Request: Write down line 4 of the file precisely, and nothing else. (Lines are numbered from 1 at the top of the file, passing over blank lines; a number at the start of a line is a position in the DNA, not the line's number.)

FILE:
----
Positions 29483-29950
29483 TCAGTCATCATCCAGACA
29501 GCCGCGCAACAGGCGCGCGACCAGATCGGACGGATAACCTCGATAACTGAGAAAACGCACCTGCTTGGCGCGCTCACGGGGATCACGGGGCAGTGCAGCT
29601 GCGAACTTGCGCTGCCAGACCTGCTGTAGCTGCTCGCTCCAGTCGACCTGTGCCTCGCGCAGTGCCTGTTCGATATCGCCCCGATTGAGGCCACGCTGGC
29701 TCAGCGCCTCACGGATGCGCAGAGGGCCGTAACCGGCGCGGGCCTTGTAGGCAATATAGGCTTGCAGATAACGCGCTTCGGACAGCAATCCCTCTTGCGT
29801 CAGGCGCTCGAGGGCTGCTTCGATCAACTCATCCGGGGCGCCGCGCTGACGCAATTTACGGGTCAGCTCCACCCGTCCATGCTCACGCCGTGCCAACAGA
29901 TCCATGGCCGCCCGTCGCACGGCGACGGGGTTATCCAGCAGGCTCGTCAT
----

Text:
29601 GCGAACTTGCGCTGCCAGACCTGCTGTAGCTGCTCGCTCCAGTCGACCTGTGCCTCGCGCAGTGCCTGTTCGATATCGCCCCGATTGAGGCCACGCTGGC